The Fungus Among Us: New Insights into the Tumor Mycobiome

Kin Leung

Kin Leung
Oct 17, 2022 12:00:00 PM

FungiAs human beings with trillions of cells, each of which has their associated millions of copies of myriad proteins and other biological molecules, it’s something of a miracle that enough of the molecules bump together at the right times to keep us alive and functional. In addition to our own cells, we also coexist with microscopic neighbors, including various beneficial bacteria, while fending off pathogens like disease-causing bacteria, viruses, protozoans, and fungi. We often consider the bacteria and viruses in most human diseases, which invoke our immune systems to fight them to keep us healthy, but it also makes sense that the fungi can affect us as well, a topic in cancer research that is gaining attention.

Overriding Immunity


The usual strategy for combating a disease is for the body to trigger the immune system to attack the offending invader with the inflammatory response and subsequently more targeted responses. The problem arises when the inflammation leads to cellular damage that cannot be easily repaired (see our blog about pyroptosis), or when the immune system itself is otherwise manipulated to allow a disease such as cancer to persist. It is therefore logical that if someone is dealing with a persistent illness like cancer and then also must contend with microbes, this could potentially lead to immune-related complications and the interaction with the microbes and their assorted biological factors could also contribute to the disease state.


The Microbiome in Cancer


cancerMost microbiology studies seem to involve bacteria, particularly when it comes to their interactions in human disease, probably because most of the microbes in the human body are bacteria. However, recent data shows that while they are far less populous, the fungal compartment of the microbiome can also greatly affect human health and disease. 1 One never really considers that a small organism related to baking yeast can have such broad effects on cancer, but if the smaller bacteria can influence cancer development, then the larger fungal invaders would also have significant impact on disease progression.


The challenge in studying fungal communities within the body lies in their relative scarcity (less than 0.1% of total microbes in the body) and lower diversity, which explains the lack of data to this point. 1 Interestingly, while most of the fungi living alongside us within the body can be quite beneficial and could even promote cancer treatments, there are certain fungal profiles that are associated with carcinogenesis. Based on where fungi are localized within the human body, it makes sense that certain fungal species are associated with increased prevalence of colorectal, pancreatic, gastric, and head and neck cancers. 1-3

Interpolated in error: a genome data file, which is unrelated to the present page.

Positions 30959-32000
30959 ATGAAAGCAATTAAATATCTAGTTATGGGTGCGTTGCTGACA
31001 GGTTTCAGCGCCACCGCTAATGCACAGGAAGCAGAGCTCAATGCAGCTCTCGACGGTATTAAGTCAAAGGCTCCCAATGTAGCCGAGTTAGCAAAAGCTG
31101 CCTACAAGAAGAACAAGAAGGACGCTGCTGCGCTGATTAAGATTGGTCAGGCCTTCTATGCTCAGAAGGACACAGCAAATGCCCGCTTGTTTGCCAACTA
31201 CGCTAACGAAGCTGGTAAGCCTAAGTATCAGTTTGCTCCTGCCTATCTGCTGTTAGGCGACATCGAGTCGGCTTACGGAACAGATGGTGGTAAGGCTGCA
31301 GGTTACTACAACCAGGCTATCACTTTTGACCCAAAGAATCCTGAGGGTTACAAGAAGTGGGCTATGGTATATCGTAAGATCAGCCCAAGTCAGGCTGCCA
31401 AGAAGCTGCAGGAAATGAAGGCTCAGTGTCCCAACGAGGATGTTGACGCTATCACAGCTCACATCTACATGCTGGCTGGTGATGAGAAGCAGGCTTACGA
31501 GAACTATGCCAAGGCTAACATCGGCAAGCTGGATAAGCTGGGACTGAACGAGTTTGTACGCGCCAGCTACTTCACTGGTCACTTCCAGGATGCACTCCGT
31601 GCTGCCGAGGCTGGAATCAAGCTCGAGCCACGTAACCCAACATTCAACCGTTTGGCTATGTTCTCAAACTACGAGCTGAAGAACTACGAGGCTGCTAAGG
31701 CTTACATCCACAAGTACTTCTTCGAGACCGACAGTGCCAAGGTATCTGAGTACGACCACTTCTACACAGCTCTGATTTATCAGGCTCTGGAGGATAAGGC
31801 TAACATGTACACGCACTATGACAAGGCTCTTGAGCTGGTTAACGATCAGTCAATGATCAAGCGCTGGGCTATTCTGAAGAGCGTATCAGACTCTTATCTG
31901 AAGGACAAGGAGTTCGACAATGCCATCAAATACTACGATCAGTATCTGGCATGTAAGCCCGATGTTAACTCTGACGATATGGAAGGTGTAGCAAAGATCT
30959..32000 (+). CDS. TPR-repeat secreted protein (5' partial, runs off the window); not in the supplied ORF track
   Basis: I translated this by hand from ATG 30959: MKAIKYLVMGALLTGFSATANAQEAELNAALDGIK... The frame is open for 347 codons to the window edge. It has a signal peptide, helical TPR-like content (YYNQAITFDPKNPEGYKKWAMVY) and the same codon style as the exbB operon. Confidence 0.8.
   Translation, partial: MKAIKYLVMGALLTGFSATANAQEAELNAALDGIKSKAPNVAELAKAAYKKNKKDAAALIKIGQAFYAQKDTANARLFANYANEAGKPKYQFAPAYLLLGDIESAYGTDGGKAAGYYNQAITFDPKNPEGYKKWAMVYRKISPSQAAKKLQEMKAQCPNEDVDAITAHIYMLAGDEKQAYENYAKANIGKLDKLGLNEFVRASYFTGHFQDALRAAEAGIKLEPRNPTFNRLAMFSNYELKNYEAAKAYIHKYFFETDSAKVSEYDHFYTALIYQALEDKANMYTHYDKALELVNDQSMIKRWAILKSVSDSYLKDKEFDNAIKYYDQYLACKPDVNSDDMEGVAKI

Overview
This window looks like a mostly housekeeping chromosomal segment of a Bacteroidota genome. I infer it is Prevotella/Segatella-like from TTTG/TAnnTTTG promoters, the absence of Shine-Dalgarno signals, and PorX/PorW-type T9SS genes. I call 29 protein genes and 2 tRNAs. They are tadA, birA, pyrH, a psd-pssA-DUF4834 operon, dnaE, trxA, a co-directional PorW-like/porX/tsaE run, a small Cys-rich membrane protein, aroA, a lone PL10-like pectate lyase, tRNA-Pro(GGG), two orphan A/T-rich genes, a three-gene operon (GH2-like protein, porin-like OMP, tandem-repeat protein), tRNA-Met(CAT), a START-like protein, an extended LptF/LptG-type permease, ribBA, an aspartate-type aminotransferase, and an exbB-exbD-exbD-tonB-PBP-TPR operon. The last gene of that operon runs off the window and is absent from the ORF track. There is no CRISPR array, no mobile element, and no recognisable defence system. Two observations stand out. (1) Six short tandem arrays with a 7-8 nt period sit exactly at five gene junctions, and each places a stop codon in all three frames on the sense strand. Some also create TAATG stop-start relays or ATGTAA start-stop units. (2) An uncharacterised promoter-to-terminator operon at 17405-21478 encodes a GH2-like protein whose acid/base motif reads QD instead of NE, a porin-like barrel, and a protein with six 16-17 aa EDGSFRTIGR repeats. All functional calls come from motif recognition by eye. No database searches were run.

How Fungi Can Affect Cancer


In addition to interacting with bacteria in the host body and the host themselves, fungi can produce and secrete biological molecules and toxins that could increase the likelihood of cancer. For example, the yeast Candida can produce acetaldehyde through their alcohol dehydrogenase, which is known to promote carcinogenesis. Aspergillus can excrete toxic byproducts known as aflatoxins that damage host DNA and could lead to cancer development, including liver cancers. 1


As noted in a recent issue of Cell, profiling the tumor mycobiome is another avenue that needs to be explored to maximize the efficacy of antitumor treatments. Just like more conventional tumor biomarkers that most current treatments are targeting, the fact that microorganisms are affecting physiology of both healthy and cancerous tissues should not be ignored. In many different tumor samples, various fungi can be detected by histological staining, and the composition of fungi varies by cancer type, while also being able to distinguish between healthy and cancer tissues based on the associated fungal distribution. 2


Putting the Fun (and Fungi) Back into Diagnosis and Treatment


CaduceusGiven the reported prevalence of fungi within tumor tissues, it makes sense that this information can be used to diagnose tumors and predict treatment success. For example, depleting fungi from tissues improved the responsiveness to radiation therapy. 1 Profiling within gastrointestinal and lung tumors also showed a correlation between the presence of Candida and poor survival outcomes. 3


Although there has been much progress in showing the association of fungi with tumor progression and treatment, much work still needs to be done to dissect the interactions between fungi, bacteria, and the host. The complex interplay between multiple species within a single microenvironment, not to mention the entire host body, is a daunting puzzle that certainly requires more attention. With greater knowledge, modern medicine can leverage this information for more effective therapeutic strategies in the future.




  1. Gamal et al. (2022) “The Mycobiome: Cancer Pathogenesis, Diagnosis, and Therapy.” Cancers (Basel) 14(12):2875 (Epub).
  2. Narunsky-Haziza et al. (2022) “Pan-cancer analyses reveal cancer-type-specific fungal ecologies and bacteriome interactions.” Cell 185(20):3789-3806.
  3. Dohlman et al. (2022) “A pan-cancer mycobiome analysis reveals fungal involvement in gastrointestinal and lung tumors.” Cell 185(20):3807-3822.

Tags: What's Hot, Tumor, inflammation, tumor microenvironment, tumorigenesis, innate immunity, immune response, tumor biomarkers, mycobiome, Fungi, microbe, microbiome

Kin Leung

Kin Leung

Kin Leung is the Scientific Content Marketing Manager at ABclonal. Kin has a background in immunology and cancer biology. He has enjoyed working with many different technologies and living systems, and is always eager to learn more about the natural world. Kin enjoys talking science and sports, including baseball and the Chicago Cubs.